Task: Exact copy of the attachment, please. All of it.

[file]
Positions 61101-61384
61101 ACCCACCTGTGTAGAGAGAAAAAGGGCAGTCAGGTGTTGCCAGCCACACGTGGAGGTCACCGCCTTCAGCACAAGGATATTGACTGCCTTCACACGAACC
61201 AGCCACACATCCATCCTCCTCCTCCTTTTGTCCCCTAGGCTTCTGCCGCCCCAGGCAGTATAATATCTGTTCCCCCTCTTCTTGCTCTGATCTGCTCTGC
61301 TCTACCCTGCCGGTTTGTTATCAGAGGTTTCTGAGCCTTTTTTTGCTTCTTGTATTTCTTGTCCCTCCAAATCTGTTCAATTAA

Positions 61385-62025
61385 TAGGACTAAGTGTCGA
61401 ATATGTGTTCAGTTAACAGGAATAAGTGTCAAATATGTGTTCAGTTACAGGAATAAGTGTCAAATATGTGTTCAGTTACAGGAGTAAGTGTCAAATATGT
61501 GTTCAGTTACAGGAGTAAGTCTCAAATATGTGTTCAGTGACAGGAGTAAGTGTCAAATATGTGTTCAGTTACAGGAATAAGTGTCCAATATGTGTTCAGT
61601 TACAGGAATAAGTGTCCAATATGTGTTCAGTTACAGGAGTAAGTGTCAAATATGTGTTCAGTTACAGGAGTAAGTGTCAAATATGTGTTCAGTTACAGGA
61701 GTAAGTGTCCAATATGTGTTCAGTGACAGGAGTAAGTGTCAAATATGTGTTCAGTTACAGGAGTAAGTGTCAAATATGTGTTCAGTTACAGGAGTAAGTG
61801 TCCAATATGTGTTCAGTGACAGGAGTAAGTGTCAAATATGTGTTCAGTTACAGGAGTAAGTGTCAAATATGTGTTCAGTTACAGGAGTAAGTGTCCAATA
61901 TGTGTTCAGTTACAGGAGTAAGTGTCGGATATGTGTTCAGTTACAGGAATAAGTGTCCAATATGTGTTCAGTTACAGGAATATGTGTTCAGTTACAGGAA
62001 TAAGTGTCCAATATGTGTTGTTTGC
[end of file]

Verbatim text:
Positions 61101-61384
61101 ACCCACCTGTGTAGAGAGAAAAAGGGCAGTCAGGTGTTGCCAGCCACACGTGGAGGTCACCGCCTTCAGCACAAGGATATTGACTGCCTTCACACGAACC
61201 AGCCACACATCCATCCTCCTCCTCCTTTTGTCCCCTAGGCTTCTGCCGCCCCAGGCAGTATAATATCTGTTCCCCCTCTTCTTGCTCTGATCTGCTCTGC
61301 TCTACCCTGCCGGTTTGTTATCAGAGGTTTCTGAGCCTTTTTTTGCTTCTTGTATTTCTTGTCCCTCCAAATCTGTTCAATTAA

Positions 61385-62025
61385 TAGGACTAAGTGTCGA
61401 ATATGTGTTCAGTTAACAGGAATAAGTGTCAAATATGTGTTCAGTTACAGGAATAAGTGTCAAATATGTGTTCAGTTACAGGAGTAAGTGTCAAATATGT
61501 GTTCAGTTACAGGAGTAAGTCTCAAATATGTGTTCAGTGACAGGAGTAAGTGTCAAATATGTGTTCAGTTACAGGAATAAGTGTCCAATATGTGTTCAGT
61601 TACAGGAATAAGTGTCCAATATGTGTTCAGTTACAGGAGTAAGTGTCAAATATGTGTTCAGTTACAGGAGTAAGTGTCAAATATGTGTTCAGTTACAGGA
61701 GTAAGTGTCCAATATGTGTTCAGTGACAGGAGTAAGTGTCAAATATGTGTTCAGTTACAGGAGTAAGTGTCAAATATGTGTTCAGTTACAGGAGTAAGTG
61801 TCCAATATGTGTTCAGTGACAGGAGTAAGTGTCAAATATGTGTTCAGTTACAGGAGTAAGTGTCAAATATGTGTTCAGTTACAGGAGTAAGTGTCCAATA
61901 TGTGTTCAGTTACAGGAGTAAGTGTCGGATATGTGTTCAGTTACAGGAATAAGTGTCCAATATGTGTTCAGTTACAGGAATATGTGTTCAGTTACAGGAA
62001 TAAGTGTCCAATATGTGTTGTTTGC